If you were blind but were given the opportunity to have your vision restored through a risky and complicated surgery, would you take that risk?
Mike May was blinded by a freak accident at age 3, but that never slowed him down. He went on to set world records in downhill skiing, join the CIA, and become a successful inventor, entrepreneur and family man.
In 1999, at the age of 45, he became a top candidate for a new procedure that could restore his vision. The procedure would involve cornea transplants and a pioneering stem cell procedure by San Francisco ophthalmologist Daniel Goodman.
Dr. Goodman knew that they had a good chance of restoring his vision, but with that came risk. It was imperative for May to understand them very clearly.
I love how author Robert Kurson in this heart-pumping biography, Crashing Through, has Goodman breaking it down:
- The chances of success are just 50-50. Only a 50% chance the new cornea would stay clear and not reject during the first year
- The stem cells and the cornea could reject at any time in May’s life. Even if the transplant worked, May could lose his vision with no warning. He could never presume that his sight would be permanent.
- The extent of sight restoration is unknown. Cases of vision restoration after a lifetime of blindness were so rare that it was impossible to estimate how well May would see.
- A failed surgery could cost May his light perception. Trauma to the eye during surgery could snuff out the slight be valuable light perception May used daily.
- The potential side effects of cyclosporine are serious – and include cancer. To prevent his body from rejecting the stem cells and cornea, May would need to ingest cyclosporine, a highly potent immunosuppressant. The potential side effects included: liver failure, kidney failure, tremors, vomiting, hair loss, decreased ability to fight infections and cancer.
As much as we try to have our cake and eat it too, there are always trade-offs in life and risks with every decision we make. I loved the breakdown of the risks for this vision restoration procedure and thought I’d write my own as a financial planner.
There are risks with implementing a retirement plan and it is imperative for clients to understand them clearly.
- You could lose upwards of 50% of your investable net worth. While the long-term trajectory of markets is up and to the right, it doesn’t mean we don’t go through hell on the way there. The Great Depression of 1929 and the Great Financial Crisis of 2008 are examples of what can happen when you have your money on the stock market. That’s not to say future events won’t be even worse (or better), but plan on experiencing a severe drop in the markets during your retirement.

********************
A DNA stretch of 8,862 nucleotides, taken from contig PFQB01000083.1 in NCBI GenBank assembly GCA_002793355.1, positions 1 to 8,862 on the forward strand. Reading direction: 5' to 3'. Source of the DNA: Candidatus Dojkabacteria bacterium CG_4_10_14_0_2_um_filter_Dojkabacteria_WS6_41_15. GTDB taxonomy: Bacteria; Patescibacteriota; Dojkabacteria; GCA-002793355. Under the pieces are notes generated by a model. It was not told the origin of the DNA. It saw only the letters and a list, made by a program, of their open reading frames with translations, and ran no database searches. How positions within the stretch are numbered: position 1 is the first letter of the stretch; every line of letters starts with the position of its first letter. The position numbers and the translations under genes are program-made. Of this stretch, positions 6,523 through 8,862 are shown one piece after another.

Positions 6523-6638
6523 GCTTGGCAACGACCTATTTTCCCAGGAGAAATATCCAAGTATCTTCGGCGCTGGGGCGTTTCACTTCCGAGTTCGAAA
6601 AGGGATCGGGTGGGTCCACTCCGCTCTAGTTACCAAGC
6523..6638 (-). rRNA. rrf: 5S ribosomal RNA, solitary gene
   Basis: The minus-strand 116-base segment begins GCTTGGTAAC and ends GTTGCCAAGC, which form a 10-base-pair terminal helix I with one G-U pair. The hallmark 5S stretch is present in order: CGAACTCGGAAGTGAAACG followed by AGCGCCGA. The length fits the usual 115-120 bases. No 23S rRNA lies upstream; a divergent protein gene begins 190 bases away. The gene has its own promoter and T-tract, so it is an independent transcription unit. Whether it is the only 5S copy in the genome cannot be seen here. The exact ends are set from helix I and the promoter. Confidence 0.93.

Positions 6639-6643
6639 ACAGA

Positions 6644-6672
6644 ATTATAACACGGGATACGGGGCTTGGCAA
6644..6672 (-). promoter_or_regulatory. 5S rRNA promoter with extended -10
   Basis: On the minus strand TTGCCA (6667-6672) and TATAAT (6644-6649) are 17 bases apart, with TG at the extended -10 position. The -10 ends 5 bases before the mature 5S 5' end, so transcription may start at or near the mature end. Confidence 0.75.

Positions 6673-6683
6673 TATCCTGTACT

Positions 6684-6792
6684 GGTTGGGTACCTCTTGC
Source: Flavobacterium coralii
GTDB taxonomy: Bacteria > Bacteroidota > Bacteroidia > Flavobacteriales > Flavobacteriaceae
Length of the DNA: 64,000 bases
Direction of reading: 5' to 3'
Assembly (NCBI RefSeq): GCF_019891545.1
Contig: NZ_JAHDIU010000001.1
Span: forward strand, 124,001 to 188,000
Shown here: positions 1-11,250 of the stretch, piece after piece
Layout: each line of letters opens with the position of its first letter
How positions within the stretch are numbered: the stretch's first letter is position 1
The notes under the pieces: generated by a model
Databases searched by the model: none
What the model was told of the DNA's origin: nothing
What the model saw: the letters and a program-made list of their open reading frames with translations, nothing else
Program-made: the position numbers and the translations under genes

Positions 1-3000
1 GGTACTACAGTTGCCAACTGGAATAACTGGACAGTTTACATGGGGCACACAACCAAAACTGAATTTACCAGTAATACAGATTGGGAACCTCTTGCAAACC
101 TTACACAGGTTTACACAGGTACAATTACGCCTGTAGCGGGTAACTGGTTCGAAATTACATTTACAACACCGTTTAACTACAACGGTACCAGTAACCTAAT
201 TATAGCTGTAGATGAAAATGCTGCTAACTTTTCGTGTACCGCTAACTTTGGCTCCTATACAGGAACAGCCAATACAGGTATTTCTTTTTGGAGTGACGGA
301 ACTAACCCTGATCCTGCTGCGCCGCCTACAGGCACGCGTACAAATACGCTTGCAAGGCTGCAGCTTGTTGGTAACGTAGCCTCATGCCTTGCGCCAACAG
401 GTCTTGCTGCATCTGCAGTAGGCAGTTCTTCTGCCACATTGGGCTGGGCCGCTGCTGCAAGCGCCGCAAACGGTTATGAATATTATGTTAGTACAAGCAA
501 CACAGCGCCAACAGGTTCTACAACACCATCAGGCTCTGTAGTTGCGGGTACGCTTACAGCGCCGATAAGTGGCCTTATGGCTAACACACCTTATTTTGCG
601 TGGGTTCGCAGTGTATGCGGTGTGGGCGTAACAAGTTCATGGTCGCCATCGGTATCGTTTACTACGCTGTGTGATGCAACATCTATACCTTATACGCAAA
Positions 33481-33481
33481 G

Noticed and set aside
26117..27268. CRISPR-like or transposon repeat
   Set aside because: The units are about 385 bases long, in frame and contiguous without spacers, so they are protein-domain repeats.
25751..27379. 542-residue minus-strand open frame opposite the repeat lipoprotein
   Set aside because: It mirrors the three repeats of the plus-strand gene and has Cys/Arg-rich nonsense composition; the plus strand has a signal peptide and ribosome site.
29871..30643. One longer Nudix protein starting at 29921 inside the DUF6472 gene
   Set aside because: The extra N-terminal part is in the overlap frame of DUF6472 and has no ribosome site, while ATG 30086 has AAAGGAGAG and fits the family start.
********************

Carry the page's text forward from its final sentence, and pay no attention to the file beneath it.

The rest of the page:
- You’ll have to take a 10% pay cut multiple times. Dynamic withdrawal strategies, like the one I believe in, allow for retirement income to be increased when times are good, but conversely mandate a decrease in retirement income when times are tough. There’s going to be some rough patches, so plan on having some wiggle room in your monthly budget.
- There will always be a reason to not move forward with the strategy. Global events hitting the headlines are a guaranteed constant in our day and age. If you’re waiting until the “dust has settled,” you’re going to be waiting for forever. If you want to find a way out from putting a strategy to work, there will always be one.
- You’ll most likely “lose” money the moment that you invest it. Murphy’s Law is in full effect especially when you’re investing a large sum or are just starting to track your investment performance. These paper losses will be a sting and make you question whether you did the right thing.
- You’ll have to pass on “sure things” and “big opportunities.” One of the hardest things in life is to say, “No.” And you’ll be saying “No” a lot when you stick with a strategy. You’ll have to put up with other friends and neighbors making a killing in XYZ stock or whatever is the rage. This will fill you with FOMO and tear at your emotional sanity.
- You’ll always hate a piece of your portfolio. Diversification gets touted as the panacea for all investors. While I fully subscribe to the philosophy, what it really means is that parts of your portfolio will perform really poorly and you question why you hold that part at all.
These are the risks you sign up for in order to reap the rewards of solid investing.